MY MATE GUS was bemoaning that he ‘couldn’t afford a classic car anymore,’ under a For Sale pic of a Valiant wagon. The Val’s price was $20k. That’s solid money for a 1970s family truckster and, yes, it’s more money than most of us can blow on a toy car.
I could see Gus’s point and feel his pain: there are several great Aussie cars that I could’ve/would’ve/ should’ve bought for next to nothing in the recent past but didn’t… and now I can’t afford them.
But that hasn’t stopped me having a stack of fun with non-collector, non-muscle, non-performance, non-wanker spec cars… And with each costing less than $6k!
First, my Beetles. I have… *ahem* a few of these. Values range between $400 and $40k but six gorillas gets a good driver that might have a few dents that could be tapped into shape by a DIY owner during a rolling restoration. One of the best things about Beetles is the parts availability: despite their rear-engined, air-cooled mechanical non-convention, popularity ensures they are one of the easiest classics to buy and maintain.
Regular readers might remember my scribblings a year ago about my beige 1982 Mitsubishi Sigma SE. Morley and I awoke it from a six-year shed slumber and I drove it home to NSW; with fresh tyres and shocks and a few other fixes, it owed me less than $6k.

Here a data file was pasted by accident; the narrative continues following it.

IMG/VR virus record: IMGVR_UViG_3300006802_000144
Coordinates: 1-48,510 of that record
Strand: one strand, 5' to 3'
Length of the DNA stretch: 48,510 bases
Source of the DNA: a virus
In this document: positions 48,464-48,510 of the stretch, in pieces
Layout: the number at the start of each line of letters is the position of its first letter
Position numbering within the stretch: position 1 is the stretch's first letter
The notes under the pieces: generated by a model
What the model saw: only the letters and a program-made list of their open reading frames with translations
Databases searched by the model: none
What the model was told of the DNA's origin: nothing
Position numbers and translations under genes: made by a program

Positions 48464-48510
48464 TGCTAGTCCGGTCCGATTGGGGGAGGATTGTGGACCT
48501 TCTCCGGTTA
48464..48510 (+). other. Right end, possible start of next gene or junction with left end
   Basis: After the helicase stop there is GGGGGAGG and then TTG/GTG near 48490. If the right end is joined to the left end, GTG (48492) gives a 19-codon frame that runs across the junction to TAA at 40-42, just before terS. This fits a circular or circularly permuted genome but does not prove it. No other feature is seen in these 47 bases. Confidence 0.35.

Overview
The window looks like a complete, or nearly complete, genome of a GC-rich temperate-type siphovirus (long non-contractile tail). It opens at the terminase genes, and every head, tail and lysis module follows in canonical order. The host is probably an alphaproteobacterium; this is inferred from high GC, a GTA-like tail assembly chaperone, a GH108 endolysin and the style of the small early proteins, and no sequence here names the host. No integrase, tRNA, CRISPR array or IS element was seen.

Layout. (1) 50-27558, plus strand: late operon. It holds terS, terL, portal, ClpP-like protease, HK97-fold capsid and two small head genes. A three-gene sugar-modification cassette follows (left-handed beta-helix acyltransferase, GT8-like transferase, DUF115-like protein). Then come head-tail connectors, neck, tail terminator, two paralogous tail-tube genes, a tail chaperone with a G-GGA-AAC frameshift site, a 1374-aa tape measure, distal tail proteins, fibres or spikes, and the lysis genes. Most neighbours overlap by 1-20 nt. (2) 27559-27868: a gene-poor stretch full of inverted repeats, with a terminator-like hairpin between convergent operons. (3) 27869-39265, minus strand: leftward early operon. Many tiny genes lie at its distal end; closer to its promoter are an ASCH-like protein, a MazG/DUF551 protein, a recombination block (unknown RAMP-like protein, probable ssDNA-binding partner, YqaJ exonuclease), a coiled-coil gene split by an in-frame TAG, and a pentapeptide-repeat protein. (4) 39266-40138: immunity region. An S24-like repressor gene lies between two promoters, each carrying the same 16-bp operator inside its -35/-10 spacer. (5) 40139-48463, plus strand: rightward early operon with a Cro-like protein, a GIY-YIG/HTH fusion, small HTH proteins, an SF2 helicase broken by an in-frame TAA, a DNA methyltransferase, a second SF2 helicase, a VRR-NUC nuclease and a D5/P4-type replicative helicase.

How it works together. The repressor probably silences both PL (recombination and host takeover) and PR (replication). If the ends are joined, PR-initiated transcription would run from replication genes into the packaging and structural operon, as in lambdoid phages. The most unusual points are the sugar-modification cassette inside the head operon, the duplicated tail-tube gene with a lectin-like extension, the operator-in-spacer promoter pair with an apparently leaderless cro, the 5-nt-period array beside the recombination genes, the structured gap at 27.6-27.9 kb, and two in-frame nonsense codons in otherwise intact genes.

I also have less than $6K in my brown 1979 VB Commodore wagon that I write of regularly in Our Cars. I’ve replaced the bent front crossmember and bumper, the worn-out dampers and tyres but the car’s crap paint will remain until I have the time and the dime to respray it.
That’s what I play with… but how about a1985-ish Ford Fairlane or LTD? Big injected six, the iconic oh-so1980s green-glow digital instruments and veloouurrr … lush! For many of us, those 80s features are as alluring as chrome bumpers and hounds-tooth trim to a retiree. And $6k gets you into one. A little less buys a tidy family-spec XD, XE or XF Falcon.
And $6k will get you into not one, but two awesome brick-spec Volvos!
How about an H-plate eligible Mazda MX-5? Rightio, it’s not a family cruiser and immaculate examples are closer to $10k but scruffier ones can still be bought for around $6k.
Maybe you enjoy a spirited drive but need more seats? How about a Corolla Twin Cam, a Nissan Pulsar SSS or Suzuki Swift GTI?
Recently, Morley and I spent some time in a rural wrecking yard that was stacked with 1970s Toyota Crowns. We jokingly decided that given a weekend and a tool-box – and some beer and pizza – we could have assembled a couple of cool cruisers from all the bits.How much fun could a wrecking-yard resto be?
On the subject of Japanese luxury, Nissan/Datsun and Mazda took a while to catch up to Toyota’s classy (!) Cressida/Crown-sized cars but by the late 1980s these brands had cars that – as do all these other suggestions – make great fun Coffee & Cars cruisers that you won’t be too scared to use for week-day duties.
Sure, a $20k price has made a nightmare of Gus’s dream Valiant wagon but there remains plenty of fun to be had with other cool cars!
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